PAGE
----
Cayman has a unique position in geology, sitting on the edge of the tectonic plates for North America and the Caribbean. The islands’ formation and geologic history are of special interest to Brian Jones, a Canadian professor who has visited the country numerous times over the past 30 years to study the rocks that make up the Cayman Islands.
He was on island earlier this month to mark Geology Week and share his new book with teachers, officials and the public.
Despite its name, ironshore is actually the softest rock in the Cayman Islands. The rock at Hell is white on the inside, and the most similar rock formation found elsewhere is the Stone Forest in China’s Yunnan Province. Sometime between the 1990s and today, boulders in East End weighing up to 10 tons moved 328 feet or more inland, most likely a demonstration of just how strong Hurricane Ivan was.
At Hell, there are a number of tall tales about how the unique jagged rocks got their form. Volcanoes and earthquakes had nothing to do with it. Microbes have been eating away at the limestone and dolomite, excreting acid as they bore into the rock, for millions of years, leaving the pinnacles and caverns that give Hell its characteristically craggy form. The black, sooty color comes from what’s left when the microscopic organisms die, along with deposits from plants growing in the rock.
Cayman’s unique geology has been included in a new textbook by Professor Jones from the University of Alberta and Professor Noel James from Queen’s University. Mr. Jones, who has done research and worked with the Water Authority in Cayman for decades, recently shared “Origin of Carbonate Sedimentary Rocks” with teachers and students to improve geology education.
Mr. Jones gave a lecture on what he calls “geotourism” while he was on Grand Cayman this month and explained some of his favorite geologic features around the islands.
Talking about Hell, Mr. Jones said, “It’s difficult to date.” He estimates the formation is 10 million to 15 million years old, but the stone is so soft that geologists can’t take a core sample to try to figure out a better date.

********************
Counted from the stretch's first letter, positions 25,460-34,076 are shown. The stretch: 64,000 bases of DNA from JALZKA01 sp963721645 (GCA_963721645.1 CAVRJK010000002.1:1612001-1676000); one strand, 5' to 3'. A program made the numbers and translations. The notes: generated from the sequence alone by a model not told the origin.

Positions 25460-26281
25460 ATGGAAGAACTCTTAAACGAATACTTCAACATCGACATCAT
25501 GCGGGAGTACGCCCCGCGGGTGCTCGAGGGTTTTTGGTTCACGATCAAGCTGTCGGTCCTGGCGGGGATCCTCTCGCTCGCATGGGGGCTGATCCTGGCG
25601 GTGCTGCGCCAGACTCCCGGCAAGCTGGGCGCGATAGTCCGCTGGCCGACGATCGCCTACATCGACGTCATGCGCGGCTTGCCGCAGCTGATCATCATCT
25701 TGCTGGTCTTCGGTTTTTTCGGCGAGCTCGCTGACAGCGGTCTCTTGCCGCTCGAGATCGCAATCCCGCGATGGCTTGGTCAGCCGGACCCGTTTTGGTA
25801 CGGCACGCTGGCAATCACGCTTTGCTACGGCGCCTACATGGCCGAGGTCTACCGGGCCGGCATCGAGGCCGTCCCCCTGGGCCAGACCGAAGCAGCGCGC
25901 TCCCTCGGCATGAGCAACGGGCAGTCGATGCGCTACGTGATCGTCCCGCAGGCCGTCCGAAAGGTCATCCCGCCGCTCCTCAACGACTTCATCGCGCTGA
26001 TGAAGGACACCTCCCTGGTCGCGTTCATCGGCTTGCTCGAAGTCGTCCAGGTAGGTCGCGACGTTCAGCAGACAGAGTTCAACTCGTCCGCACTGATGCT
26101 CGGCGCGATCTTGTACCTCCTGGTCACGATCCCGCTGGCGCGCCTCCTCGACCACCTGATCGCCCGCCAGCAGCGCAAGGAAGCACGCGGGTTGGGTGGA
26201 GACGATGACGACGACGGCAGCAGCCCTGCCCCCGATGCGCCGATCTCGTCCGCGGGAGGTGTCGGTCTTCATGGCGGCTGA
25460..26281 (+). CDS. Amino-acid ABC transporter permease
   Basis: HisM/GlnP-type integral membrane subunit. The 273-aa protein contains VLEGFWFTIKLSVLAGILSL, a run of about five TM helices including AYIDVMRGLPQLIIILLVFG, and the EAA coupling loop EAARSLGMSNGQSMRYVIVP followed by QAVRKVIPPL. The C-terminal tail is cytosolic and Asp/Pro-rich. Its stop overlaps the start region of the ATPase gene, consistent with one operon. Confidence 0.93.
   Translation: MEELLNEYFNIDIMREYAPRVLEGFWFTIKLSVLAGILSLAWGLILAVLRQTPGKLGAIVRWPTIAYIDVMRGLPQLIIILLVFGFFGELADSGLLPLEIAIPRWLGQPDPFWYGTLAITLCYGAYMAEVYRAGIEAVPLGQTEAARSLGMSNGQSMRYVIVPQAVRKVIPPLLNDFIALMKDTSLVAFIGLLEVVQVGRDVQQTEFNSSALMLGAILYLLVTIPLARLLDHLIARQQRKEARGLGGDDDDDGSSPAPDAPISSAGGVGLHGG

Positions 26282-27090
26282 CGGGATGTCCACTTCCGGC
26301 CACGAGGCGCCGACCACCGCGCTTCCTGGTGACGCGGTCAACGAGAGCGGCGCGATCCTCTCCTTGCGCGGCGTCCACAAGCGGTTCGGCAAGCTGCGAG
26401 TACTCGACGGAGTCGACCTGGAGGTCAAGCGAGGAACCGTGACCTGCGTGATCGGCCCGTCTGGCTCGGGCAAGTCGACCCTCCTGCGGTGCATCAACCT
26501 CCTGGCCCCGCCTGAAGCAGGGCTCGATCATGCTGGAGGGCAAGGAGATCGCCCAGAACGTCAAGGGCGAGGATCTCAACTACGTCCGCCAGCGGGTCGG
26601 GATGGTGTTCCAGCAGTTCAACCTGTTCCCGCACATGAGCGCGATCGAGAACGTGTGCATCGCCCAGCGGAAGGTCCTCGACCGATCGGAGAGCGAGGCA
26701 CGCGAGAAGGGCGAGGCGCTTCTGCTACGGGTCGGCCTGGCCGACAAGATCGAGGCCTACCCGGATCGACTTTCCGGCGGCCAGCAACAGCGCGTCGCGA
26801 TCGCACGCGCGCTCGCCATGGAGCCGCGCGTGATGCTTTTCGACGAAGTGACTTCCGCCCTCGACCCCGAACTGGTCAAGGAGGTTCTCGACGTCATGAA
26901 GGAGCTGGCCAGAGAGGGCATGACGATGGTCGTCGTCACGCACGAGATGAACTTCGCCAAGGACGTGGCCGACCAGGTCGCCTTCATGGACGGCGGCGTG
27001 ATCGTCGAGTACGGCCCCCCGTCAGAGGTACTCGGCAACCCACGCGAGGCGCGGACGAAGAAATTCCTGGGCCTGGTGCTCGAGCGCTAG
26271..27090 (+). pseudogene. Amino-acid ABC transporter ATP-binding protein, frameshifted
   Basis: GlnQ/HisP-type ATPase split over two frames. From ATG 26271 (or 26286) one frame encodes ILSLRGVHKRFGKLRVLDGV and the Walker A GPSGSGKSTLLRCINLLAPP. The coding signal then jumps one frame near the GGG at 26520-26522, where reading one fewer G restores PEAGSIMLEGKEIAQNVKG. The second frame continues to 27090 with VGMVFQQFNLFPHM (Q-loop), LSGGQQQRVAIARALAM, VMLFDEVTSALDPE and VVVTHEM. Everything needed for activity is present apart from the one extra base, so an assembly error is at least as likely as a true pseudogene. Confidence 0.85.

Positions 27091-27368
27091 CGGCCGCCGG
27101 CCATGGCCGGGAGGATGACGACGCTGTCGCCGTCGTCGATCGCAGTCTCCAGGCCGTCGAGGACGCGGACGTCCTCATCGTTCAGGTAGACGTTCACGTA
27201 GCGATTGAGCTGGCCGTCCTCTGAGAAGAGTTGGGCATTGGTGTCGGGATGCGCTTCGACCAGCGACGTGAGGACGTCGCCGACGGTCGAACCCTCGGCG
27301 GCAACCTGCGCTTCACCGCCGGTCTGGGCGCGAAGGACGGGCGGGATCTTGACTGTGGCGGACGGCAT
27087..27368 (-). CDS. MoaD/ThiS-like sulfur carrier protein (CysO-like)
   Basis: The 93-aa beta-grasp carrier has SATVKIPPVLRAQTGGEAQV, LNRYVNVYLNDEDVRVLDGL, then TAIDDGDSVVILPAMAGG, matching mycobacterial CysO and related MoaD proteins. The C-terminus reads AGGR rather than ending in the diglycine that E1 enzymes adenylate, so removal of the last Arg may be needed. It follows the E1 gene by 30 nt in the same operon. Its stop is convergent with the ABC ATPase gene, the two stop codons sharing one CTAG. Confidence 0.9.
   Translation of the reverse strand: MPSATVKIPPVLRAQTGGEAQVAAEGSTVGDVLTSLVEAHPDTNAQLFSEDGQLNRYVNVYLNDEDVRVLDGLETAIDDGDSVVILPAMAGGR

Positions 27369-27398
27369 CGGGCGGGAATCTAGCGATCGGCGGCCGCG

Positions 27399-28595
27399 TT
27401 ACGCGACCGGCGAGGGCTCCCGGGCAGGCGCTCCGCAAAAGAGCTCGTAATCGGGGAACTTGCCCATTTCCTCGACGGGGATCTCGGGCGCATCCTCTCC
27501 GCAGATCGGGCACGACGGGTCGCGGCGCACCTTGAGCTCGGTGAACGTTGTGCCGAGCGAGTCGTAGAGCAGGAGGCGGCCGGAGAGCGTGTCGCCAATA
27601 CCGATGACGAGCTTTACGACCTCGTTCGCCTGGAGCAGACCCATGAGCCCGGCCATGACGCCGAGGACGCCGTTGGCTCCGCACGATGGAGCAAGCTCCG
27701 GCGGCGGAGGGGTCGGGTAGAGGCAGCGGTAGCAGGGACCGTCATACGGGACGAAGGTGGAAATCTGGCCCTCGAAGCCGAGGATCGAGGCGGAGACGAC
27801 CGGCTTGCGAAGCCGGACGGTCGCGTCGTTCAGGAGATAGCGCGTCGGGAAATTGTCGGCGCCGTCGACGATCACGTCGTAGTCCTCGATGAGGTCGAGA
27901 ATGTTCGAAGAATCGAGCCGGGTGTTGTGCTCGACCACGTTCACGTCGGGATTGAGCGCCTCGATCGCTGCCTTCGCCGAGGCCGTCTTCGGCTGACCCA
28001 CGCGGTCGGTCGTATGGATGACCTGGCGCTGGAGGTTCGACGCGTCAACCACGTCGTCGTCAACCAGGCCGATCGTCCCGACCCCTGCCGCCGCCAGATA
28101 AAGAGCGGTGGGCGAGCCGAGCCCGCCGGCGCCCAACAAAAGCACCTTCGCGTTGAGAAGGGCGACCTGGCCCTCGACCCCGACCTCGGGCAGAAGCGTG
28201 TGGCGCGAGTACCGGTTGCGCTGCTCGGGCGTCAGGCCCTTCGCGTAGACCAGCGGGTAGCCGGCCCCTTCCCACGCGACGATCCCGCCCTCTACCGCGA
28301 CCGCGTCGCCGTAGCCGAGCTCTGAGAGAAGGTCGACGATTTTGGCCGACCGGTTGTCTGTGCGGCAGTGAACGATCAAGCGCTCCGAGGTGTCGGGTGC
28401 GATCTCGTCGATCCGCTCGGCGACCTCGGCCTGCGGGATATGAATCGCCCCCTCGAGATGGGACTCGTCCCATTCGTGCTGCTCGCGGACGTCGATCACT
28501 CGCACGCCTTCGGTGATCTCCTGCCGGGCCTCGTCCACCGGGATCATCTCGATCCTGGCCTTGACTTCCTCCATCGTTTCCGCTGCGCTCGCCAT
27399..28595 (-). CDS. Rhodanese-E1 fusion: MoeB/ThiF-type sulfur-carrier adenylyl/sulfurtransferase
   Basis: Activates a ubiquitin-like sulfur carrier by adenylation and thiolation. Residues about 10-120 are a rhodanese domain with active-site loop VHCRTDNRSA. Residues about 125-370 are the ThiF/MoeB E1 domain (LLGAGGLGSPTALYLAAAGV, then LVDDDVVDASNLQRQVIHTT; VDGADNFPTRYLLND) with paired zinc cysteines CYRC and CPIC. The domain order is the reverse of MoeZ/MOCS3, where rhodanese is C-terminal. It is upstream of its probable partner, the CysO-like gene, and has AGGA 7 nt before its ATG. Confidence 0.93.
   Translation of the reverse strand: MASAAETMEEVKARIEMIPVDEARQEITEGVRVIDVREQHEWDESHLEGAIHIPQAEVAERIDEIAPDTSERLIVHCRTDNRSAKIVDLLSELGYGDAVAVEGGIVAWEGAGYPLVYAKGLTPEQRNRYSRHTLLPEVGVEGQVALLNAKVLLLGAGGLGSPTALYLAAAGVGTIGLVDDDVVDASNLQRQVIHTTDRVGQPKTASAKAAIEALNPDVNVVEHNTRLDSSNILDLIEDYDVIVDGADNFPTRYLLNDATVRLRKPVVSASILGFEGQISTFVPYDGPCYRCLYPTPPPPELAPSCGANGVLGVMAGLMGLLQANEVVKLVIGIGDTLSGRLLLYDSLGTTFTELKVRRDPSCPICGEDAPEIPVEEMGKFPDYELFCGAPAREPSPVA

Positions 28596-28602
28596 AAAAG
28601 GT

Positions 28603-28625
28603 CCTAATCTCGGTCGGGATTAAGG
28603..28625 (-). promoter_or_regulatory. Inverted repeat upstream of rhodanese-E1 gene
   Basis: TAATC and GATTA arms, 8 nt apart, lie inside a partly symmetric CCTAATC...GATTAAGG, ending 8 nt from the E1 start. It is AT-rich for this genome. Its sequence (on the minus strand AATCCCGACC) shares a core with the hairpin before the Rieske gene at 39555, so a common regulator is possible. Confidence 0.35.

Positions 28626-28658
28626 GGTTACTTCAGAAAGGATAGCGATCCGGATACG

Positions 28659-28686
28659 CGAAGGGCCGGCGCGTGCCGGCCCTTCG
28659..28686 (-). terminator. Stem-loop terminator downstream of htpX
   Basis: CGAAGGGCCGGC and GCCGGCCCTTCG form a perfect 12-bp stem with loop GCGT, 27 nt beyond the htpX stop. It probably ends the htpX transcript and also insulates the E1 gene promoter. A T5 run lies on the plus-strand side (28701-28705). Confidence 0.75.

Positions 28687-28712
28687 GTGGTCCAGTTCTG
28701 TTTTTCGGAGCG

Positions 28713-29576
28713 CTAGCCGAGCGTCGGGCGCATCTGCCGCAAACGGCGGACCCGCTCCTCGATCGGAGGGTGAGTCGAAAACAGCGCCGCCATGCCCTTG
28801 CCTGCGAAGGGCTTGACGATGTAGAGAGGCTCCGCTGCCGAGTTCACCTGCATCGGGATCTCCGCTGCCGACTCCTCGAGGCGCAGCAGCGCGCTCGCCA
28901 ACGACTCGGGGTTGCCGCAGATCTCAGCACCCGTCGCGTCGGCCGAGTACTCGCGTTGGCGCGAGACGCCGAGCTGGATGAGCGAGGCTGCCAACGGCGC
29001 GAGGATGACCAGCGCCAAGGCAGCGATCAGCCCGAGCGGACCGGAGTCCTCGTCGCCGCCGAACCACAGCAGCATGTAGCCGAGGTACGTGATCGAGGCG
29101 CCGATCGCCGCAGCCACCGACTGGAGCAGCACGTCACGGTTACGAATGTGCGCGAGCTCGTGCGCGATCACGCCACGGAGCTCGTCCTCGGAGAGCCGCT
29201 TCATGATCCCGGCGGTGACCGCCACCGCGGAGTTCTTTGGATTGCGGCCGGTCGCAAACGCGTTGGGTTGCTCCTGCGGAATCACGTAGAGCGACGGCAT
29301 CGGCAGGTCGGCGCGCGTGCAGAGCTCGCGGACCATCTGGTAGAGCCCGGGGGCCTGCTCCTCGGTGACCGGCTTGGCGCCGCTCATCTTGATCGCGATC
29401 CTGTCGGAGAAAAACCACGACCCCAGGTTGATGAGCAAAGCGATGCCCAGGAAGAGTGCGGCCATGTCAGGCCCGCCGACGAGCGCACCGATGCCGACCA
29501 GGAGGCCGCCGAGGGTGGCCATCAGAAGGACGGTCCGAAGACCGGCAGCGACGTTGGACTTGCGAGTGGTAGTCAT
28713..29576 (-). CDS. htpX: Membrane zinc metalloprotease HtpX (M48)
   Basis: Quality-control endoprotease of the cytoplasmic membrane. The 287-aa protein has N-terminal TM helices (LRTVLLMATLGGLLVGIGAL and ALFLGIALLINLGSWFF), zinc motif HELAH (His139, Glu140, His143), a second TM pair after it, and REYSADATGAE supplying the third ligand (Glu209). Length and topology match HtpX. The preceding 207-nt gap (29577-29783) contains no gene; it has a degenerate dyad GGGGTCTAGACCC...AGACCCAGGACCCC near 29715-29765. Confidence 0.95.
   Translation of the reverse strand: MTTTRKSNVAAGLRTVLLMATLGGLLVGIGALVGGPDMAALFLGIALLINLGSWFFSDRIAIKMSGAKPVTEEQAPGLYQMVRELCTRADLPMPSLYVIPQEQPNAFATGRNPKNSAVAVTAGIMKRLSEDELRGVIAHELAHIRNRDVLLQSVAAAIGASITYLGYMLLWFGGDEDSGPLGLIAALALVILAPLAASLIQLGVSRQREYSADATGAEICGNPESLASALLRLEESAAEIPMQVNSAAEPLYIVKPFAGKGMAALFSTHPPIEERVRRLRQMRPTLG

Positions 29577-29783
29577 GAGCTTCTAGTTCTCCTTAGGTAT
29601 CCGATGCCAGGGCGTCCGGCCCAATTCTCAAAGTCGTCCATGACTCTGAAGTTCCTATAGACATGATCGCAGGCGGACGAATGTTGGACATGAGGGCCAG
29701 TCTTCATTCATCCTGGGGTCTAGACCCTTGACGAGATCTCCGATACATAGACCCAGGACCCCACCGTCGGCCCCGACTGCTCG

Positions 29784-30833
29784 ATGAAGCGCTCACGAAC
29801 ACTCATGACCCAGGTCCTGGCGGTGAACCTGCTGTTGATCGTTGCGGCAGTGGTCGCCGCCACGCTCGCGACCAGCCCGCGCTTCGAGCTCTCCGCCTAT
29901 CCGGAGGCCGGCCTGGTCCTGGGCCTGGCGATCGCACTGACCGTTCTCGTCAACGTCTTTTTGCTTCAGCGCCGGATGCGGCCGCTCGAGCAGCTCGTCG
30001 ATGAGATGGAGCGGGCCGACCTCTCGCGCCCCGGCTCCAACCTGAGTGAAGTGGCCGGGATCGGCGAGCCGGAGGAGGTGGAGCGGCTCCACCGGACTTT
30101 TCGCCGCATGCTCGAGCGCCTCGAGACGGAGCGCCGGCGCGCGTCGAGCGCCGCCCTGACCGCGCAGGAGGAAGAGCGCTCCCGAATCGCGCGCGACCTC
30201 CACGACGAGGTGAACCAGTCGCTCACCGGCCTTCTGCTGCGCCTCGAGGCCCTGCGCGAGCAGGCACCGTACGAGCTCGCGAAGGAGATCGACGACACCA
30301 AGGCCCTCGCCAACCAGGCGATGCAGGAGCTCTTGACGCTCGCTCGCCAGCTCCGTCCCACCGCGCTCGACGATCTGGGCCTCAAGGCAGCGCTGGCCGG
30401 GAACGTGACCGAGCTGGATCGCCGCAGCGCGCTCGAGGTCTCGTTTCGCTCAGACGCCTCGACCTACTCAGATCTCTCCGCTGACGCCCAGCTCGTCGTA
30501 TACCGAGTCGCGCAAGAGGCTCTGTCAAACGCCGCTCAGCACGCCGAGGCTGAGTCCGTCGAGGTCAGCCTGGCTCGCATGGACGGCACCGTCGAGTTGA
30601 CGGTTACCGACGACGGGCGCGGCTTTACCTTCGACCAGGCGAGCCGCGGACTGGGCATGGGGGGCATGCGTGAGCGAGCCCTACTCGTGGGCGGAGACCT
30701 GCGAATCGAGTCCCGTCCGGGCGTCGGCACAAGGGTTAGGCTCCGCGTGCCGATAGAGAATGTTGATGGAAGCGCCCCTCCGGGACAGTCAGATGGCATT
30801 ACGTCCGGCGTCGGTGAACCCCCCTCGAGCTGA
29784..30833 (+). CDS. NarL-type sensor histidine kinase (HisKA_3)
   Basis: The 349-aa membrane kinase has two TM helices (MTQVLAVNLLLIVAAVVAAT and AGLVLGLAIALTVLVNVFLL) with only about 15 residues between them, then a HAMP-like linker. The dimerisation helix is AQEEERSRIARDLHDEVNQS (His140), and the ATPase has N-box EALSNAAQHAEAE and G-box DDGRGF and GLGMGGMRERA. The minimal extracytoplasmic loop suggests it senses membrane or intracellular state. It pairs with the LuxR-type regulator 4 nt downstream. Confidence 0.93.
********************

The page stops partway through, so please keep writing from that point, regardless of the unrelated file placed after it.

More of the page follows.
People touring the East End of the Brac might notice, high up on the rock bluffs, a notch in the rock, jutting in like a triangle. That notch actually shows where the sea level used to be, Mr. Jones said. That same wave-cut notch is visible around most high points around the islands.
Looking down into the ironshore covering much of the islands’ coasts, a close observer can see much of the black rock covered in fossils. One of the best fossil outcrops in the world, Mr. Jones said, is on the northwest coast just south of the Cayman Turtle Farm. He said researchers have identified 14 coral species dating back 125 million years.
Over by Pedro Castle, there are lots of coral fossils, dating to about 5 million years ago. The fossils there are from standalone coral species that lived in the sand. The modern equivalent is no longer found in the Caribbean, Mr. Jones said, but is seen around the Pacific Ocean.
Near the blowholes is another strange feature of Cayman geology. There are 52 boulders, weighing as much as 10 tons, sitting on the ground as it slopes up away from the coast. Mr. Jones dated one of the boulders, based on relatively modern coral found embedded in the rock, to between 1625 and 1688. Mr. Jones and his team’s theory is that a hurricane or tsunami picked up the rocks from the sea floor and dropped them in the bush. One important feature of the area, the professor noted, is that it is one of the few areas with no reef protecting the coast.
Mr. Jones and his team mapped these boulders in the early 1990s. He went back to check on them recently, but none were where they were supposed to be according to the map. The mammoth rocks had all moved between 300 feet and 500 feet away from the coast, climbing another 20 feet up from sea level.
“It was as if someone had taken the boulders and scraped them over the rock,” he said, and he could even see the tracks leading from down the hill. Mr. Jones said the only possible explanation is that the wind and waves of Hurricane Ivan pushed the boulders even further.